A takeaway boss’s plans to increase his opening hours late into the night backfired last week - when he was told his original hours were to be slashed.
Hadi Nazari wanted to open Petra’s Pizza’s, on Preston Road, Farington, until 2.30am on Fridays and Saturdays, instead of 1am.
But when South Ribble Council’s licensing committee found he had been breaching the terms of his licence, and staying open until around 3am on occasion, they slapped him with a notice to cut his trading hours.
Mr Nazari had argued that the people he was serving after closing time were friends and family who were helping him clean up, who he wasn’t charging for food, but the council disputed this.
Licensing enforcement officer Niky Barrett read out evidence from when she monitored activity at the premise in the early hours of August 4.
She said: “I arrived at 1am and saw a group of five outside the shop. They were obviously in drink, and they were eating what I presume to be food from the shop.
“They were being noisy, and nobody from the shop asked them to be quiet or to move on.
“Shortly afterwards the neon ‘open’ sign was switched off, but the door was still open and the ‘Petra’s’ sign was still illuminated.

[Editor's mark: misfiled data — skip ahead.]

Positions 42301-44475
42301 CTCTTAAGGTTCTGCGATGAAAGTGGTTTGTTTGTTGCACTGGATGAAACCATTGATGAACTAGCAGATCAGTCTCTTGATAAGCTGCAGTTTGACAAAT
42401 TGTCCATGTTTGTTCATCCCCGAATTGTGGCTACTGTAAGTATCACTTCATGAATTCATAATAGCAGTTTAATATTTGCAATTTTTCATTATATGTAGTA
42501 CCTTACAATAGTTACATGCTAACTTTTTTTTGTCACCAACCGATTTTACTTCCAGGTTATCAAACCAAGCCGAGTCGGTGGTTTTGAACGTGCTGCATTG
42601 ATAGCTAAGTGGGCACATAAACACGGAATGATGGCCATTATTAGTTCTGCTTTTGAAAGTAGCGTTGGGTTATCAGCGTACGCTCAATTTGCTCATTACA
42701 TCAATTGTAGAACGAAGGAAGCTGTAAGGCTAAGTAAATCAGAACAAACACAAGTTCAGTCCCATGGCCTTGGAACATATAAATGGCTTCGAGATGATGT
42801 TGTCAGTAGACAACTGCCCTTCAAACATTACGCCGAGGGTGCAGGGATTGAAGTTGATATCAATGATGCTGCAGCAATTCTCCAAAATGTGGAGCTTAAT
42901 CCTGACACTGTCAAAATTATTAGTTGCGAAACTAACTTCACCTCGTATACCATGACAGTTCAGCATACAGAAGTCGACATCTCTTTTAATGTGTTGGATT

“At 1.10am, people came from the direction of the Railway pub, and I observed them placing an order in the shop. They left with pizza boxes.”
She added that more people were served at 1.40am, and that the shop only closed at 1.50am.
Seven letters objecting to the proposals had been submitted to the council from angry residents, who also spoke out at the meeting.
They told of problems with people being loud and abusive outside the shop, as well as litter issues.
One woman said: “We used to have retail shops here which closed at 5pm. They’re all gone now and we’ve got takeaways.
“They originally closed at 11pm, then it went to 1am, and now they’re asking to open until 2.30am.”
In a letter put forward by Mr Nazari’s solicitor, which ‘strenuously defends any breaches of the licensing hours’, it was suggested that staff asked patrons to leave the takeaway quietly.
But Coun David Howarth, who sits on the committee, said: “Our officer has observed intoxicated patrons entering your premise for refreshment.”
Mr Nazari replied: “My friend was waiting for a taxi. I know he was drunk. I didn’t charge him for food.”
Gillian Strike, the council’s senior environmental health officer, then asked: “Our officer witnessed drunken and abusive behaviour. If these were your friends, why did you not ask them to calm down?”
Mr Nazari did not answer.
The panel decided that the premise’s licence operating times should be changed to ensure that on Fridays and Saturdays, the takeaway can only provide food until 12.45am, with the doors closing at 1am.
The shop will close by 11pm from Sunday to Thursday, as outlined in the original licence.
The committee also stated that a notice should be displayed asking customers to avoid causing noise nuisance or disturbance to local residents.